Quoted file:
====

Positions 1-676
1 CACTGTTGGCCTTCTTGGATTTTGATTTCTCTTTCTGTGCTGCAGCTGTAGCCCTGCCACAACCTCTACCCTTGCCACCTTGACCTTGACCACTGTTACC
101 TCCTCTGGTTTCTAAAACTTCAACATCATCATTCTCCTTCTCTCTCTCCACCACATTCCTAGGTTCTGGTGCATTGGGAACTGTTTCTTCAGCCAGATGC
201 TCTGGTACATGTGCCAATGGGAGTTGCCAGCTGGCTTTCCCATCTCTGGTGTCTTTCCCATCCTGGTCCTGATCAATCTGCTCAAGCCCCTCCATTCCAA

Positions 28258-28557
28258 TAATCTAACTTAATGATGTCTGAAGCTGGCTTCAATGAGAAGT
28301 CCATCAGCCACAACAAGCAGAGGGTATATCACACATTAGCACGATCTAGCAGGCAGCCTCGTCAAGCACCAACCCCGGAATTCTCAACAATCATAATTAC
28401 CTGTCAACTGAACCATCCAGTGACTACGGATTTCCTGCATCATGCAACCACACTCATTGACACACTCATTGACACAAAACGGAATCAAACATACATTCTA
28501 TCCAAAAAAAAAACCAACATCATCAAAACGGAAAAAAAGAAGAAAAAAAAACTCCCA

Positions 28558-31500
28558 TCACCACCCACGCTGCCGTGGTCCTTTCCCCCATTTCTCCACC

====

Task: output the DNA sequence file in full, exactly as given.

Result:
Positions 1-676
1 CACTGTTGGCCTTCTTGGATTTTGATTTCTCTTTCTGTGCTGCAGCTGTAGCCCTGCCACAACCTCTACCCTTGCCACCTTGACCTTGACCACTGTTACC
101 TCCTCTGGTTTCTAAAACTTCAACATCATCATTCTCCTTCTCTCTCTCCACCACATTCCTAGGTTCTGGTGCATTGGGAACTGTTTCTTCAGCCAGATGC
201 TCTGGTACATGTGCCAATGGGAGTTGCCAGCTGGCTTTCCCATCTCTGGTGTCTTTCCCATCCTGGTCCTGATCAATCTGCTCAAGCCCCTCCATTCCAA

Positions 28258-28557
28258 TAATCTAACTTAATGATGTCTGAAGCTGGCTTCAATGAGAAGT
28301 CCATCAGCCACAACAAGCAGAGGGTATATCACACATTAGCACGATCTAGCAGGCAGCCTCGTCAAGCACCAACCCCGGAATTCTCAACAATCATAATTAC
28401 CTGTCAACTGAACCATCCAGTGACTACGGATTTCCTGCATCATGCAACCACACTCATTGACACACTCATTGACACAAAACGGAATCAAACATACATTCTA
28501 TCCAAAAAAAAAACCAACATCATCAAAACGGAAAAAAAGAAGAAAAAAAAACTCCCA

Positions 28558-31500
28558 TCACCACCCACGCTGCCGTGGTCCTTTCCCCCATTTCTCCACC